The plunger 20 is held in its upper, initial position by the spring 27 against suitable stop means, such as a laterally extending stud 30 preferably detachably secured to the lunger b a screw threaded connection, as s iown, an extending outwardly through a vertical slot 31 in the wall of the member 14 and through a corresponding slot 32 in the wall of the casing, and against the upper end of which the stud yieldingly bears. In this latterposition the expansive effort of the s ring 27 is sutficient to overcome the slight ownward pressure exerted on the plunger 20 by the measuring element 25, and as the sleeve 14 is freely movable it readily takes the thrust of the element 25 in an upward direction.

The upper movement of the sleeve 14 is in turn limited by the engagement of the lower end of the slot 31 of said sleeve against the underside of said stud 30. Therefore, by making theslots 31 and 32 of proper length, the test ball or member can be positioned approximately by engagement of the stud 30 with the upper end of the slot "32, and more precisely by a suitable shim or washer 36 of proper thickness disposed between the ball holder 22 and the plunger 20 to which the holder is secured.

'The measuring element is of known capacity, so that if compressed a definite distance, the resistancejof the spring 27 will be overcome and the plunger 20 moved downwardly, and its attached test ball 21 will be forced into the surface of the sample more or less in accordance with the hard- 14 for each test. For this purpose the f lower end of the member 14 is adapted to abut against a fixed part of the casing in its downward movement, such as the bottom wall 11. In this manner tests can be rapidly made, as no particular attention is reuired to stop the downward movement of t e operating member at a given point, as long as pressure is exerted thereon sufficient to force said member down against the bottom wall 11.

The depth of penetration of the test member into the sample can be indicated in any suitable manner. For instance, as shown in Figs. 1-3, there is provided at the side of the casing 10, a dial gage 40 having graduations 41 and a hand or pointer 42. The gage is suitably connected to the plunger 20 so as to move therewith as by attaching the casing of the dial-to the end of the stud 30. The dial 40 is preferably of the rack and pinion type, in which the hand 42 is turned in accordance with the rotation of the pinion. The free end of the rack engages with the usual spring pressed post 43, which is disposed so as to rest on a fixed stop 44 on the casing 9 and thus enable the difference in movement between the test ball and the casing to be indicated. Preferably, a friction hand 45 is provided in addition to the hand 42, and which when the indicator is operated, remains at the maximum movement of the indicator, while the hand 42 returns to zero. Thus the depth of the impression can be directly read. The hardness testing 'device or tool shown in Figs. 5-8, while embodying the principles above described, is of difierent construction. This modified device includes a cylindrical casing 50, a plunger 51 movable therein, and at the lower end of which is fixed a test ball 52, as before. The plunger is held in normal, upward position by means of light coil spring 53 disposed between a shoulder 54 on the plunger, and the top face of the bottom wall 56 of the casing. The bottom wall is formed with a central aperture 57 through which the test ball 52 and its holder 58 can be projected. In this construction the upward movement of the plunger is limited by a laterally projecting, screw-threaded stud or part 59 secured to the plunger and which projects therefrom into a vertical slot 60 in the casing and engages the upper end of said slot. v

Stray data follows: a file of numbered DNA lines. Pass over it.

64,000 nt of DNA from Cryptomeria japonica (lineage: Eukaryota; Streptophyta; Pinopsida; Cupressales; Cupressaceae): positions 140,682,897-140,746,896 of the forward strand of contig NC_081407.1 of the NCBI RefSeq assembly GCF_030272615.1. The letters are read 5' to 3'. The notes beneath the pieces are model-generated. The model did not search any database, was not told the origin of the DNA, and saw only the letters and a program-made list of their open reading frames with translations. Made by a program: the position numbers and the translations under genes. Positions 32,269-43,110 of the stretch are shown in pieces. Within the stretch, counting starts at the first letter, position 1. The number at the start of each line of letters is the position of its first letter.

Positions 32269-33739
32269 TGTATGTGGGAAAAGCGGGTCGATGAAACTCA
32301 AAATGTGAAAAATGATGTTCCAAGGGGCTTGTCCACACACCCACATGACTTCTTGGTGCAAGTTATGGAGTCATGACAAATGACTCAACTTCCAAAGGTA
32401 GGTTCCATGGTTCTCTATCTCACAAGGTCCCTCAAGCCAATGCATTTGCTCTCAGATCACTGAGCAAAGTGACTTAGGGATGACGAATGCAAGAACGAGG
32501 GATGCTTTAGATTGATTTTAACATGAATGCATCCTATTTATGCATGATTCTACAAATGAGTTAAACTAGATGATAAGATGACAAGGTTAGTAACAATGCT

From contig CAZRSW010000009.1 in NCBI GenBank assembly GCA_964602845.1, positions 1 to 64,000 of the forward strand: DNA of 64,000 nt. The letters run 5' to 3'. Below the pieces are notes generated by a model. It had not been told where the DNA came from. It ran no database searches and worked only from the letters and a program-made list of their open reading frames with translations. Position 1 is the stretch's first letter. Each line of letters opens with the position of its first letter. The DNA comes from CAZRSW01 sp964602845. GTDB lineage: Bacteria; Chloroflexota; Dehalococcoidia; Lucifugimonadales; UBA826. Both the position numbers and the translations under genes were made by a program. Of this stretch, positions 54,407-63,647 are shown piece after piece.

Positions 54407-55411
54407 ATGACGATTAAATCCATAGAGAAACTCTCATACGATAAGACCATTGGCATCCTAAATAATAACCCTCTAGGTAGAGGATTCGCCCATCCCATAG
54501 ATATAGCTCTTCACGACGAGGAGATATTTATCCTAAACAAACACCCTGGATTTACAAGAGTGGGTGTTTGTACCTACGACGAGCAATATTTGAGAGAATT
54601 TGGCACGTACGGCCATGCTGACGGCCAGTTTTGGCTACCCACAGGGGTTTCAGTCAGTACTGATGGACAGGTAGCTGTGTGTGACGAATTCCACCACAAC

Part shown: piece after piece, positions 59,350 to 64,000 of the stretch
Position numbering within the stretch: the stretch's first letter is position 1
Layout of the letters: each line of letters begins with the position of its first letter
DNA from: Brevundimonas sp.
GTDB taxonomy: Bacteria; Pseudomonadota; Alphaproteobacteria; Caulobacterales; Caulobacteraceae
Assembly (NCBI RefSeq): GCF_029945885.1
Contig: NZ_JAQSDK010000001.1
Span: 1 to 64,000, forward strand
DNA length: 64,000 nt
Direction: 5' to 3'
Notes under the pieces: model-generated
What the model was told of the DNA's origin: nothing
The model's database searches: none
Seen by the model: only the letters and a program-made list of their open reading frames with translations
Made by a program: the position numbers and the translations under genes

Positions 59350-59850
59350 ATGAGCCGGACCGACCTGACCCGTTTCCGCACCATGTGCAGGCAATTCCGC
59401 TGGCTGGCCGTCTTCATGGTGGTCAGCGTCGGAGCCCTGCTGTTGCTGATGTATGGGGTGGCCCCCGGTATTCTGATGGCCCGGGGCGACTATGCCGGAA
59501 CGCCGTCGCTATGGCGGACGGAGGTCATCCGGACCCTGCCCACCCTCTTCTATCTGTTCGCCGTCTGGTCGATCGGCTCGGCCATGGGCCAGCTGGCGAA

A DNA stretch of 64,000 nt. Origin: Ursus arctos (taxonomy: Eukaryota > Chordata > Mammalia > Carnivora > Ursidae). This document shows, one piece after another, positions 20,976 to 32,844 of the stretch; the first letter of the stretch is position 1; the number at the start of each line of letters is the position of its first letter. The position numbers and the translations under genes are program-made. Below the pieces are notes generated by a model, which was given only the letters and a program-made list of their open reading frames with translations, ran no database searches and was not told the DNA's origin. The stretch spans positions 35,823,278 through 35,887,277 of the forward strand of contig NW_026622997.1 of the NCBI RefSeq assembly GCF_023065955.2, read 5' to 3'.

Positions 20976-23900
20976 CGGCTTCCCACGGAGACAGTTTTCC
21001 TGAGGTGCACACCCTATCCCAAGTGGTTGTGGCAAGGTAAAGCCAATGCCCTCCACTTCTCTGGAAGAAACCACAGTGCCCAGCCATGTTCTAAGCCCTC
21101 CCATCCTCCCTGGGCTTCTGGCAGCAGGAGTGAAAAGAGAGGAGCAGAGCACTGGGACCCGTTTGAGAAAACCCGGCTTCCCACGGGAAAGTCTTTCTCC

The measuring element comprises, as before, a stiff coil spring 62 of known capacity disposed between the top face of the plunger 51 and the bottom face'of an apertured disk 63 slidably arranged to move lengthwise in the upper part of the casing for compressing the measuring element 62. For this purpose the disk 63 is connected to an annular operating member or sleeve 65 surrounding the which is rigidly connected to the disk 63 by inwardly extending, radial screw studs 66 or other suitable means which extend through vertical slots 67 at opposite sides of the casing.

t The upward movement of the operating sleeve 65 and its attached disk 63, by reason of the pressure of the measuring element 62, is positively limited by the engagement of the studs 66 with the upper ends of the slots 67, and the downward stroke or movement of these parts is likewise limited, and the necessary predetermined amount of compression of the measuring element 62 determined, by the, engagement of the studs 66 with the lower ends of the slots 67, which are formed of correct length for this purpose.

In this modified construction, as in the first construction, the operating member is permitted a definite, downward movement for compressing the measuring element, while the plunger 51 is permitted a variable movementrelatively thereto and also to the easing, in accordance with the depth of the 'in-' dentation, by the provision of the elongated slot 60 in which the stud'59 can move freely downwardly.